I haven't done a Birthday Review in a bit, and it occurred to me that I had never done a collection of my Locus reviews of Marie Brennan's short fiction ... and I realized that there are some people whose birthdays I don't know. But that's no reason not to post about their wonderful short stories! So here is what I've written about Marie Brennan's short stories in the past dozen years or so:
Locus, March 2008
The Fall On Spec has three nice fantasy stories – each managing to be somewhat traditional and yet quite clever and original. Marie Brennan's "Nine Sketches in Charcoal and Blood” tells of a curious group of seemingly related people at the auction of a dead man’s effects – what sinister secret links them to each other and the dead man, and on what are they bidding?
Locus, January 2009
I was particularly impressed by Marie Brennan’s “A Heretic by Degrees” (Intergalactic Medicine Show, December). It’s set in a strikingly artificial setting – I was reminded of Ted Chiang’s “Exhalation” and Will McIntosh’s “Linkworlds”, to name two other 2008 stories. Brennan’s story opens it what seems a somewhat conventional fantasy world, as the new Councillor Paramount feels pushed to heretically suggest that they look “outside the world” for a cure for their dying King. And soon the Councillor is journeying to a series of strange quite separately and increasingly small “worlds”. Brennan does not content herself with simply displaying this odd universe – we get a similarly odd, and unsettling, explanation, as well as a satisfying and unexpected solution to the Councillor’s (and the King’s ) problem.
Locus, April 2009
From the first 2009 issue of Abyss and Apex I enjoyed "Letter Found In A Chest Belonging To The Marquis de Montseraille Following The Death Of That Worthy Individual", by Marie Brennan, which movingly tells of a man’s love for his wife and their involvement in a rebellion, which led to her death – and how he tried to fix that.
Locus, June 2009
An online source of fiction in much the same mode as Black Gate is Beneath Ceaseless Skies, and in April they published four more fine stories. I’ll mention two: Marie Brennan’s “Driftwood” is set in her curious universe where different worlds crash together eventually to disappear – here we meet a woman who has somehow survived the death of her world for centuries.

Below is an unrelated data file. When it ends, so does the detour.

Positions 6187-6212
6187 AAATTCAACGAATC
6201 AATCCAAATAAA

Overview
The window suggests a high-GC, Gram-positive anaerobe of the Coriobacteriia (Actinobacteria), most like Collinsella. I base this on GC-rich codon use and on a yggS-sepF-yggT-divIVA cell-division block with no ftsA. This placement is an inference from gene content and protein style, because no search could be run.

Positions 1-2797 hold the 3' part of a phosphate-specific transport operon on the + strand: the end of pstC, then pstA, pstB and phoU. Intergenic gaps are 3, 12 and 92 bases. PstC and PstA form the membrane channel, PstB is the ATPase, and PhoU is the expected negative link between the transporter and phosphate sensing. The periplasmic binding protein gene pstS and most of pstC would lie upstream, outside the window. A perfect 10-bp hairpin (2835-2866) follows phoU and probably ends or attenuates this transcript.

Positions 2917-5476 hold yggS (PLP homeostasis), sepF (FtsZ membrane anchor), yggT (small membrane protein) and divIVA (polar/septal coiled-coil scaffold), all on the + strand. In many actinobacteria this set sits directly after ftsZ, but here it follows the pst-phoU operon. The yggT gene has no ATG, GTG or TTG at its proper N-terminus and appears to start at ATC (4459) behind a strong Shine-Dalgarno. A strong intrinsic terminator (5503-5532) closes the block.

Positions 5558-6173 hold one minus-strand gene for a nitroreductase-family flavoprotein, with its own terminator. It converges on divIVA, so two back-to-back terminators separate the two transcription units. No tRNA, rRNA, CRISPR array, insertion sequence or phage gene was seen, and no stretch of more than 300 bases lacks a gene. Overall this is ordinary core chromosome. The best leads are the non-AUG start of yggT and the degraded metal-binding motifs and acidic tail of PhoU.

Locus, June 2011
I had a lot of fun with Marie Brennan’s “Love, Cayce”, in the April Intergalactic Medicine Show. It’s feather light, but not intended to be anything else, telling very humorously of the harrowing adventures of Cayce and a group of her young friends, trying to accomplish a quest (or quests) to compare with their parents’ tiresomely rehashed adventures. Brennan also appears in Beneath Ceaseless Skies with “Dancing the Warrior”, a novella that serves to introduce Seniade, a 13 year old dancer who leaves her dancing school to become a warrior. It’s encumbered by its prequel status – there’s not much suspense as Sen encounters cruelty and hazing but will clearly succeed. Still, she’s an engaging character, and the forthcoming novels to feature her are likely worth a look.
Locus, June 2016
Marie Brennan’s “From the Editorial Pages of the Falchester Weekly Review” (Tor.com) is a smart story told as an exchange of letters between Isabella Camherst (Lady Trent) and Benjamin Talbot, who has discovered a cockatrice … escalating effectively to a commentary on fantastical zoology, and on the place of women in science.
Locus, July 2016
Clockwork Phoenix is back, and its fifth number is another tasty mix of stories that test the borders of genre. Marie Brennan’s “The Mirror-City” is a lovely story turning on a nice conceit: two cities, Venice-like, that are mirror images of each other, reflected in the water; and the marriage that unites them.
Locus, April 2019
Uncanny in March-April includes three stories dealing with somewhat obsessive and ultimately hopeless love. My favorite is a lovely and rather dark tale of a magical school, “Vis Delendi”, by Marie Brennan. Thirteen masters of the school are examining an uninspiring student for the highest possible degree: vis faciendi, attainable only by one who can demonstrate a spectacular new feat of magic. And this young man, Harrik Neconnu, proposes to return a dead woman to life. This woman was a particularly brilliant student, killed in an accident – and she was also the granddaughter of the Opal Master, their leader. And so Neconnu demonstrates his technique, based on an old folktale – convincingly portrayed and quite dark in context – and then the story comes to a fully believable and somewhat wry conclusion.